AI Can Finally Explain Its Thought Process (Sort Of)

September 20, 2018 - 3 minutes read

AI app developer

Artificial intelligence (AI) that can comprehend and explain its thoughts is a “holy grail” in the field — one that the U.S. Defense Advanced Research Projects Agency (DARPA) is dedicating $2 billion to over the next five years towards.

Now, a team of researchers at the Massachusetts Institute of Technology (MIT) says they’ve accomplished the ambitious feat.

AI Has Some Explaining to Do

Neural networks are a powerful and versatile form of AI; they can be trained to write, craft art, make music, and even drive a car. But they have one big problem: they’re quite complex and convoluted. This has made it hard for AI developers to understand how and why some neural networks make the decisions they do.

A team of Boston-based developers and researchers at MIT have created a neural network that can explain its solution to a problem, step by step. Such an advancement would not only accelerate the creation of more sophisticated AI but also allow us to create safer applications for riskier situations like autonomous cars driving in traffic.

Transparency in Vision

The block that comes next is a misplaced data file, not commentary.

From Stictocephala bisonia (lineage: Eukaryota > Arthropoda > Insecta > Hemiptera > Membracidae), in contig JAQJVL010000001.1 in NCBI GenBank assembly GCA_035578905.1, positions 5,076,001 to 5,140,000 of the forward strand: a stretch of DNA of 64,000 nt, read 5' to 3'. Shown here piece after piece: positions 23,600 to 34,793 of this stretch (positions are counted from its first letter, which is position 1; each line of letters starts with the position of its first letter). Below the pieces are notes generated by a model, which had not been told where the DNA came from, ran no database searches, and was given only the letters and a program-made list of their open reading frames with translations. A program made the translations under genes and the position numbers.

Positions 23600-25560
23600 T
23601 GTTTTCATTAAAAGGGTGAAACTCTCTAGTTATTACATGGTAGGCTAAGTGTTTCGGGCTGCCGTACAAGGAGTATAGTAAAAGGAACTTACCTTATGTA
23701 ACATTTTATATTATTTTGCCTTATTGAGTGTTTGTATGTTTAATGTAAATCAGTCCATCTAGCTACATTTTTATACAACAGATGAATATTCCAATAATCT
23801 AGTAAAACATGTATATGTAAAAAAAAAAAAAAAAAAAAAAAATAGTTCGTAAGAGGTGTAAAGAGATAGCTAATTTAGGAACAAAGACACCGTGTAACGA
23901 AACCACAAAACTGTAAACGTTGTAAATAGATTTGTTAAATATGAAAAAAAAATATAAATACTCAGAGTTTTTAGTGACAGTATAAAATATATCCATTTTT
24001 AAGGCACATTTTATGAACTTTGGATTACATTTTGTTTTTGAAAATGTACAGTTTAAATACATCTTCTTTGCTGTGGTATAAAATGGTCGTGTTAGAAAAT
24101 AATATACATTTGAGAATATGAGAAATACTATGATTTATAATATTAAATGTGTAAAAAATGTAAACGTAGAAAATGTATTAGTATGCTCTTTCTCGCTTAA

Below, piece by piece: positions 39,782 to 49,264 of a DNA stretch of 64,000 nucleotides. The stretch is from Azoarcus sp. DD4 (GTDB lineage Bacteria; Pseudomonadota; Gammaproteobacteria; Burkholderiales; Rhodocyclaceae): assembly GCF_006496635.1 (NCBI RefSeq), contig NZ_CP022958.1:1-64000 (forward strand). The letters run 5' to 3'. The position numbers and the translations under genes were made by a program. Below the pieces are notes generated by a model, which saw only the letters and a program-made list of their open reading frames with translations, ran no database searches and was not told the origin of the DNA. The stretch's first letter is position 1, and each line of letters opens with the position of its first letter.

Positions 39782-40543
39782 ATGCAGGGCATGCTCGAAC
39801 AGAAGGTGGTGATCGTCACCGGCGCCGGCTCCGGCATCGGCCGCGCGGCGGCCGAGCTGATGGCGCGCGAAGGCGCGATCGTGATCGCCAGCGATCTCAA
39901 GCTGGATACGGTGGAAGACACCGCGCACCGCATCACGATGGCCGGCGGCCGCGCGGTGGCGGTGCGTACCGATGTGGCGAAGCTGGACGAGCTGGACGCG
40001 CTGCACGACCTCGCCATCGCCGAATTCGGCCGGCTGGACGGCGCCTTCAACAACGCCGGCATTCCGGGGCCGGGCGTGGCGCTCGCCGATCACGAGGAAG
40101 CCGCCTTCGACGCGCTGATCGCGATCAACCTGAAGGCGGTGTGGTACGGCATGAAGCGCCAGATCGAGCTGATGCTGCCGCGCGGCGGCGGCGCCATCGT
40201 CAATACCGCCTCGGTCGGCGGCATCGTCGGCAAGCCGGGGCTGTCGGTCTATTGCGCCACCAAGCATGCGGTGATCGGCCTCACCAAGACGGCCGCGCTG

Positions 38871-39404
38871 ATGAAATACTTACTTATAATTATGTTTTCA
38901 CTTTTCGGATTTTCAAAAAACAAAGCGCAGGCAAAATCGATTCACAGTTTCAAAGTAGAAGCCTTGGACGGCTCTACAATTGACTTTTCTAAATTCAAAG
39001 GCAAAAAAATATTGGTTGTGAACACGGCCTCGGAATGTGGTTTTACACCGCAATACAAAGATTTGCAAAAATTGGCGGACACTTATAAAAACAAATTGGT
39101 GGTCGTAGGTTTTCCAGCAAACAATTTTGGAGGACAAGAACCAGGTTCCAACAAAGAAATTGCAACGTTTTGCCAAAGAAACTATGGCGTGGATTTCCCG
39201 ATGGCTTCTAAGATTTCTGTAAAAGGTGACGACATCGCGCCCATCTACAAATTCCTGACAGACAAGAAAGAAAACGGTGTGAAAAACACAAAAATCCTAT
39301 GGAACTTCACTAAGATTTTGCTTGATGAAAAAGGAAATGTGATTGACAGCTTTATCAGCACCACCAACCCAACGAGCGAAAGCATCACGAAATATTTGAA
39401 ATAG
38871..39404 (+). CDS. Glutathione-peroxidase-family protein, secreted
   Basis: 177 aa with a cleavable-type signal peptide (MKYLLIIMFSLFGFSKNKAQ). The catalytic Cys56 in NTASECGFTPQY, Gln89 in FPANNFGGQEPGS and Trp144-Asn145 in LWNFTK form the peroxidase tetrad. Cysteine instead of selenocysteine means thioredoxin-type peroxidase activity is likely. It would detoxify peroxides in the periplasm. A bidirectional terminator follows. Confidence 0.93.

The neural network depends on a new algorithm called the Transparency by Design Network (TbD-net). Basically, it breaks down image recognition, a common AI application, into subtasks. In each subtask, the algorithm highlights the parts of an image that were instrumental in its decision-making.

For example, let’s pretend you wanted AI that could identify large metal spheres in a room of many objects. With the TbD-net algorithm, the AI would first highlight large objects. Then it would move on to identifying large metal objects. Finally, it would narrow its perspective down to large metal spheres.

In this way, researchers get a play-by-play breakdown of AI action that usually happens under the hood.

Opening the Black Box

Imagine if TbD-net could be expanded to applications outside of image recognition. The results would be profound and more assuring. As MIT professor Tommi Jaakkola explains, “Whether it’s an investment decision, a medical decision, or maybe a military decision, you don’t want to just rely on a ‘black box’ method.”

Automating tasks with AI will bring an unparalleled level of efficiency. But giving AI the ability to explain itself will open up new perspectives and insights that will accelerate further advancements on both a qualitative level as well as a quantitative one.

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